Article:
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Biochemistry. 1992 Dec 8;31(48):12155-61.

Orotidylate decarboxylase: insights into the catalytic mechanism from substrate specificity studies.

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  • 1Department of Biochemistry and Biophysics, University of North Carolina, Chapel Hill 27599.

Abstract

Pyrimidine nucleotides were tested as substrates for pure yeast orotidylate decarboxylase in an attempt to gain insight into the nature of the catalytic mechanism of the enzyme. Substitutions of the 5-position in the pyrimidine ring of the orotidylate substrate resulted in compounds that are either excellent inhibitors or substrates of the enzyme. The 5-bromo- and 5-chloroorotidylates are potent inhibitors while the 5-fluoro derivative is a good substrate with a turnover number 30 times that observed with orotidylate. When carbon 5 of the pyrimidine ring is replaced by nitrogen in 5-azaorotidylate, the resulting compound is unstable in solution with a half-life of 25 min at pH 6. However, studies with freshly generated 5-azaorotidylate show that an enzyme-dependent reaction occurs, presumably decarboxylation. This enzyme reaction follows simple Michaelis-Menten kinetics. Because the 5-aza group is not electrophilic, an enzyme mechanism utilizing a nucleophilic addition of the enzyme at the 5-position is ruled out. We also present studies that are not compatible with a mechanism requiring the formation of a Schiff's base prior to decarboxylation. The enzyme is tolerant of modest substitution at the 4-position, for the 4-keto group can be replaced with a thioketone. However, no catalysis is observed when the same substitution is made at the 2-position. Similarities in the substrate specificity of orotate phosphoribosyltransferase and orotidylate decarboxylase led us to compare the amino acid sequences of the two enzymes; significant (20%) sequence homology was observed.(ABSTRACT TRUNCATED AT 250 WORDS)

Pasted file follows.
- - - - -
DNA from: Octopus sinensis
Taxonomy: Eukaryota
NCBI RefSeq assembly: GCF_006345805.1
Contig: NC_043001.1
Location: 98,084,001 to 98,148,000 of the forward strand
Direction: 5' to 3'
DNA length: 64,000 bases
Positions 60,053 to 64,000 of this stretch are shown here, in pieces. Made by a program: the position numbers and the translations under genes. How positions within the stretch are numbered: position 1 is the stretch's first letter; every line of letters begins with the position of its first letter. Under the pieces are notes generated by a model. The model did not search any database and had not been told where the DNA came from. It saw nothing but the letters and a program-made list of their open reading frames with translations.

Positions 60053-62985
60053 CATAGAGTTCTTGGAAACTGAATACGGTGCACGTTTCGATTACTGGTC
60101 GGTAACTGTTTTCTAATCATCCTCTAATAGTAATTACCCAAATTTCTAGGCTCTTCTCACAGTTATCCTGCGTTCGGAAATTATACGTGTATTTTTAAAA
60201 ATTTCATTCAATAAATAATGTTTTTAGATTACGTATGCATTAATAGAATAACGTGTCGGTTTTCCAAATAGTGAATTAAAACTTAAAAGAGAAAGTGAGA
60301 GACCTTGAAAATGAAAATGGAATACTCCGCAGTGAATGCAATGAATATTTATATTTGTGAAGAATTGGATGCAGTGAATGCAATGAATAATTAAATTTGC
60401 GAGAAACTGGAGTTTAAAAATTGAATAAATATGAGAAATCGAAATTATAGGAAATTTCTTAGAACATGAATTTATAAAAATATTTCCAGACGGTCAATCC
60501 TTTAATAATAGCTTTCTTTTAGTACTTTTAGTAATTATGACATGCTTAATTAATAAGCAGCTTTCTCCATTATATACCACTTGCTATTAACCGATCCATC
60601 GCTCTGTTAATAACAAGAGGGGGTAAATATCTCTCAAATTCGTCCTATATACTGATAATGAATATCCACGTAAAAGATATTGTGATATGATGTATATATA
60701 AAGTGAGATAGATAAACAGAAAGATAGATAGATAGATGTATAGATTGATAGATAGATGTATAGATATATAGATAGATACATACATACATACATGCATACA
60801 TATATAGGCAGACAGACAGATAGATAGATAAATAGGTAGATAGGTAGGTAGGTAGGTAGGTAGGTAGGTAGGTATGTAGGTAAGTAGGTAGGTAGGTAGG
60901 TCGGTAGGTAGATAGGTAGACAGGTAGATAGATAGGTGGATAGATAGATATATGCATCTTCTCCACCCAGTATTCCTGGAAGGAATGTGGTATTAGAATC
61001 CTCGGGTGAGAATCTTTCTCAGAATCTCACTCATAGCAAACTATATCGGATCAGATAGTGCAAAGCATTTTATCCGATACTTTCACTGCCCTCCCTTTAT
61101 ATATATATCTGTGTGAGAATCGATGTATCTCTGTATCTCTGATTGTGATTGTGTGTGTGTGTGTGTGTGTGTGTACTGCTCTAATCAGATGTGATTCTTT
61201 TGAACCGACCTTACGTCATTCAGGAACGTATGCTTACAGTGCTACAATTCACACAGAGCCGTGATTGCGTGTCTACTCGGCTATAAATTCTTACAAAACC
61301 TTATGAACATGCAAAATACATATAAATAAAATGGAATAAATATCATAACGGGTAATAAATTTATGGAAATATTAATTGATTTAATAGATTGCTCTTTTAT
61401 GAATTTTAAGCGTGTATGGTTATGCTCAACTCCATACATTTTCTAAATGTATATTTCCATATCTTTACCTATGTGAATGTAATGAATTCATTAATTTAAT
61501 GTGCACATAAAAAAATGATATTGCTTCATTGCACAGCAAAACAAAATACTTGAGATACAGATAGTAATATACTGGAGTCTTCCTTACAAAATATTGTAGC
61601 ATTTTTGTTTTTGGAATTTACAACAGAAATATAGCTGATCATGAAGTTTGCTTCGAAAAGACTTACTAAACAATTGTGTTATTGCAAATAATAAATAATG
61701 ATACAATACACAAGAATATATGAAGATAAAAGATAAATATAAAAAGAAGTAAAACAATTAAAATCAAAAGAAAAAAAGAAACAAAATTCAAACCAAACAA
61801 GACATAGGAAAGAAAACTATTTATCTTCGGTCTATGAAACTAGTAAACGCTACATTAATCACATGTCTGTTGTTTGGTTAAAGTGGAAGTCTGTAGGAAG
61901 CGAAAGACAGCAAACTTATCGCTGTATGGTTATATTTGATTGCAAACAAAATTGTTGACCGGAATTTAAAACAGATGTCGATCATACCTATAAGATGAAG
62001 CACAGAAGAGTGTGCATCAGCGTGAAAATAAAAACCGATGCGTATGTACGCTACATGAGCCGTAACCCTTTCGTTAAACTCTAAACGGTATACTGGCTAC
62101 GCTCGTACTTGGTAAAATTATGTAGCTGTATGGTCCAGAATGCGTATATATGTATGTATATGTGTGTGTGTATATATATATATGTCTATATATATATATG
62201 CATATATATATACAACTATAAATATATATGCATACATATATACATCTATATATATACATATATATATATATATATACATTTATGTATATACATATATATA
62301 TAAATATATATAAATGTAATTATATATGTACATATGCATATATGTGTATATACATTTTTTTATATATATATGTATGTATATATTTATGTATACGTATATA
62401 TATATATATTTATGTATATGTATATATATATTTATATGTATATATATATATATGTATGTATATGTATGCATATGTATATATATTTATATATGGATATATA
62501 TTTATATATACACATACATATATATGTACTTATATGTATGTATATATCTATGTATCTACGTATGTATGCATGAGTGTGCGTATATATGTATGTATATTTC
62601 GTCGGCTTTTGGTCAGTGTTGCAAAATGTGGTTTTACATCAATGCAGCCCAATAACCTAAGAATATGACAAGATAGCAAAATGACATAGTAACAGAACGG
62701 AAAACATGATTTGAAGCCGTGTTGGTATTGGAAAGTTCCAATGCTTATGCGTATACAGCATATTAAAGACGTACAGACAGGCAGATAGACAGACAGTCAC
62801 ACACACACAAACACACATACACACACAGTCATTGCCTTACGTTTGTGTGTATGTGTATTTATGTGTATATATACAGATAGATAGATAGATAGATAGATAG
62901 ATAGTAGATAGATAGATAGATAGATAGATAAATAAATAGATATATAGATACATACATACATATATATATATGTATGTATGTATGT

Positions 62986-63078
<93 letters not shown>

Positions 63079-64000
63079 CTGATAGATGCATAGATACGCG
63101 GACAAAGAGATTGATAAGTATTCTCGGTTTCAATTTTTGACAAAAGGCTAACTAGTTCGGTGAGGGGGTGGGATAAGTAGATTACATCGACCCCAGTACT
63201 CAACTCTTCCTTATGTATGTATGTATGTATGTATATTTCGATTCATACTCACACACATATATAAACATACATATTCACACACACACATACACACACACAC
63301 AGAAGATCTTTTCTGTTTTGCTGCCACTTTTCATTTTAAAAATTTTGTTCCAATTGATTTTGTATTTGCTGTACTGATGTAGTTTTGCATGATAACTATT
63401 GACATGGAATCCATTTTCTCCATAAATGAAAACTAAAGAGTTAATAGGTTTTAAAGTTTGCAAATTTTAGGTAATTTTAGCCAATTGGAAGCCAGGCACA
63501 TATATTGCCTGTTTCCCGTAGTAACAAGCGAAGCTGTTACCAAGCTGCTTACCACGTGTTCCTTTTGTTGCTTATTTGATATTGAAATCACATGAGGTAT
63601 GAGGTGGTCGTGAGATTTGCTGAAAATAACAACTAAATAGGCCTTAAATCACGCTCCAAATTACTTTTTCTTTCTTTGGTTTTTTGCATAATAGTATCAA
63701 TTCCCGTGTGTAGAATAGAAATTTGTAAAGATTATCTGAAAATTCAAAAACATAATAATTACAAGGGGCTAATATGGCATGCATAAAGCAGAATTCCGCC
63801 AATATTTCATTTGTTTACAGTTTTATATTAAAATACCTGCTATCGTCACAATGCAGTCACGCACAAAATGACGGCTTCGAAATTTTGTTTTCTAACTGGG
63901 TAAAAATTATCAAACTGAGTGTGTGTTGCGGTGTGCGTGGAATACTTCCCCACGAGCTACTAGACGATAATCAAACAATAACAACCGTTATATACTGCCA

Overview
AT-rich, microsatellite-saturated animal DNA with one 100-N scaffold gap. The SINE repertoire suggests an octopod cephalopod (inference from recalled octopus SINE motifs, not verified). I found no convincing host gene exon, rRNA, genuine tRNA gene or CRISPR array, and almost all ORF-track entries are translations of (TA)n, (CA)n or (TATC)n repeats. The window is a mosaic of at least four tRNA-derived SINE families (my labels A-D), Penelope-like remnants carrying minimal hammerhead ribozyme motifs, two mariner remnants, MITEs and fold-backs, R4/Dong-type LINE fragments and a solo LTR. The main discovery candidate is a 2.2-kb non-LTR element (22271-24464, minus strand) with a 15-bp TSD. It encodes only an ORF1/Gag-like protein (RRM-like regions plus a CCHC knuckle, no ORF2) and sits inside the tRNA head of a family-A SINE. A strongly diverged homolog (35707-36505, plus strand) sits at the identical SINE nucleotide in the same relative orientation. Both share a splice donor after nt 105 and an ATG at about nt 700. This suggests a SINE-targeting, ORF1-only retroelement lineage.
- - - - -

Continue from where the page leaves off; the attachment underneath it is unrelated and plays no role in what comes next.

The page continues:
PMID:
1457411
[PubMed - indexed for MEDLINE]
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